Taft was soundly defeated in the presidential election. He received 23 percent of the vote—the worst electoral showing by an incumbent president in U.S history. Roosevelt gained 28 percent of the vote—the best showing by a third party candidate in American history. Democrat Woodrow Wilson became president, garnering 42 percent of the popular vote.
In 1921, President Harding appointed Taft to the U.S. Supreme Court. Taft excelled in his new position, leading fellow Supreme Court Justice Louis Brandeis to comment, “It’s very difficult for me to understand how a man who is so good as chief justice could have been so bad as president.” Perhaps Brandeis was not aware of Taft’s frequently expressed motto—“Politics makes me sick.”
1948: A Great Comeback—Harry S. Truman versus Thomas Dewey
In the summer of 1948, the Democratic Party was split into three factions: the Progressives on the left, the Dixiecrats on the right, and Truman somewhere in the middle. The Republican Party was unified, nominating Thomas Dewey, the governor of New York, for president. Dewey had done well against Franklin Roosevelt in 1944, and he was now the frontrunner.
Truman received the Democratic presidential nomination, but everybody expected him to lose the election. Not so, Truman. In his acceptance speech he said, “I’m going to fight hard. I’m going to give ‘em hell.” And he did.
Truman called a special session of the Republican-controlled Congress as a political ploy. When the Republican Congress didn’t accomplish anything, Truman had his campaign issue, and he attacked the Republicans as a do-nothing party. He toured the United States by train, beginning his famous whistle stop tour. He stopped everywhere, giving up to 16 speeches a day.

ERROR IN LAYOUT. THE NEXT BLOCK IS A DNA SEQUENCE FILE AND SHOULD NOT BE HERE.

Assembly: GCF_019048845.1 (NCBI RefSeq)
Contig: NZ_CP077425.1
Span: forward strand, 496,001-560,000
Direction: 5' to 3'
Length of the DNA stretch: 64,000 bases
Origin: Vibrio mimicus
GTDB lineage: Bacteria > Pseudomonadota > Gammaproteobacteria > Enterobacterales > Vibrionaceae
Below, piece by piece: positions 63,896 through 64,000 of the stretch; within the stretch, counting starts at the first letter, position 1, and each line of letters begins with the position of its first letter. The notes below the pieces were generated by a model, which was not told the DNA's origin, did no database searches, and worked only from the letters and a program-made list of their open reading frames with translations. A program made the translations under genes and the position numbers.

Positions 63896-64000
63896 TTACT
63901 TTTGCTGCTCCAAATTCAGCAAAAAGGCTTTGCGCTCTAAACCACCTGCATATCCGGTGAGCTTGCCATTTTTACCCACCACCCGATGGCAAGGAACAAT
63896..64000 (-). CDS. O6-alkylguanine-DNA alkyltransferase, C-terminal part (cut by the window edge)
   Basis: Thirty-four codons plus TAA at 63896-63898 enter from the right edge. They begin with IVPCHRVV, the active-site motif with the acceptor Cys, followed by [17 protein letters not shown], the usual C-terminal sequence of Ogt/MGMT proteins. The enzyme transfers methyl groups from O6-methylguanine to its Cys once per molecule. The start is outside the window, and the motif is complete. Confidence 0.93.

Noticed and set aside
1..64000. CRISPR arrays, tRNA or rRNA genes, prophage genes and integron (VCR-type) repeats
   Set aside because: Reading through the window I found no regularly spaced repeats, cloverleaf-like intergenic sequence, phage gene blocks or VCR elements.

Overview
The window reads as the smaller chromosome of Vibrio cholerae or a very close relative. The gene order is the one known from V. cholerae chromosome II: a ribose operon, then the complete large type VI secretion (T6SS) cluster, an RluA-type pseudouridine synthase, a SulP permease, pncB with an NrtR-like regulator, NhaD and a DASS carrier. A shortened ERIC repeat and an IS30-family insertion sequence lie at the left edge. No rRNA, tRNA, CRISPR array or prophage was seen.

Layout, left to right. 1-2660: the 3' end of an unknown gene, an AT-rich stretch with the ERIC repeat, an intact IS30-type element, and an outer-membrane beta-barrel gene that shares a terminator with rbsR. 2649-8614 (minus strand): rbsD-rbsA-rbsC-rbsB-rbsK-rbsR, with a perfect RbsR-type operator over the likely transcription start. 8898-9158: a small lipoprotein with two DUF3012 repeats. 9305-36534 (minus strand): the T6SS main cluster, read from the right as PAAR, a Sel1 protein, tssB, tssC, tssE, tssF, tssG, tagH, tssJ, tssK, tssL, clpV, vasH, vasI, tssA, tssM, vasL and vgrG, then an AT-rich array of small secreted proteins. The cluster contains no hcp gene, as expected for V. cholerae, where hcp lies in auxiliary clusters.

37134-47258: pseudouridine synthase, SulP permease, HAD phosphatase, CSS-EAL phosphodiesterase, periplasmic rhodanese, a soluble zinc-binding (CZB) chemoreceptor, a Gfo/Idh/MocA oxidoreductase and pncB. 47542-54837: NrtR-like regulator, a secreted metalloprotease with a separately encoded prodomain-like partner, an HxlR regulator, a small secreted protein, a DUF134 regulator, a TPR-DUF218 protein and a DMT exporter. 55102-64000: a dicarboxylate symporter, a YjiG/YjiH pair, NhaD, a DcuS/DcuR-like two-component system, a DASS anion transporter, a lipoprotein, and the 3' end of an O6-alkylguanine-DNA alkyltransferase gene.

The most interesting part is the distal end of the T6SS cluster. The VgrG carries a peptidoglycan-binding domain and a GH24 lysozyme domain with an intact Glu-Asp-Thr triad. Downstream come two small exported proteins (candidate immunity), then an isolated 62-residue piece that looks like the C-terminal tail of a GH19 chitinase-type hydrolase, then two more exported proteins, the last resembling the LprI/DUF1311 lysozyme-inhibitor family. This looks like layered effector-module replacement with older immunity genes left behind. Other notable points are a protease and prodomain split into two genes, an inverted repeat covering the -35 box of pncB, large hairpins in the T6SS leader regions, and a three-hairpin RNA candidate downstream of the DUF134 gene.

Truman also gained support when the Soviet Union endorsed Progressive Party candidate Henry Wallace. The endorsement killed Wallace’s candidacy and sent his backers to Truman.
Despite his growing approval, both polls and pundits wrote Truman off. The night of the election, many newspapers gave the victory to Dewey (the headline on the Chicago Daily Tribune read “Dewey Defeats Truman”). Were they ever wrong! When the election results came in, Truman had unexpectedly but decisively won by more than 2 million votes. The former haberdasher from the show-me state showed everyone that no matter what the media says, the people determine the outcome in presidential elections.
1960: Looks Make the Man—Richard Nixon versus John Fitzgerald Kennedy
Before the 2000 election, the 1960 election was the closest presidential election since the early days of the democracy. Nixon would have won had it not been for four nationally televised debates, the first television debates ever in presidential elections.
Nixon appeared old and tired during the first debate. He had just come out of the hospital after recovering from a life-threatening infection, and he looked ill—his mother called him afterwards and asked if he was all right. But despite his weary looks, Nixon refused to wear makeup to improve his color and lighten his perpetual “five o’clock shadow.” John F. Kennedy, the Democratic nominee, had been campaigning in California and was tan, confident, and well rested. He looked young and energetic in comparison to Nixon. (In substance, the candidates were much more evenly matched. Those who heard the first debate on the radio pronounced Nixon the winner.)
Kennedy went on to win the election by 112,803 votes out of almost 70 million ballots cast. In the face of charges of vote fraud in Illinois and Texas—states that Nixon lost by a few thousand votes—Nixon refused to go to court saying, “to drag out the decision would do incalculable damage throughout the country.” He simply congratulated Kennedy and returned to his law practice in California. Eight years later Nixon became president.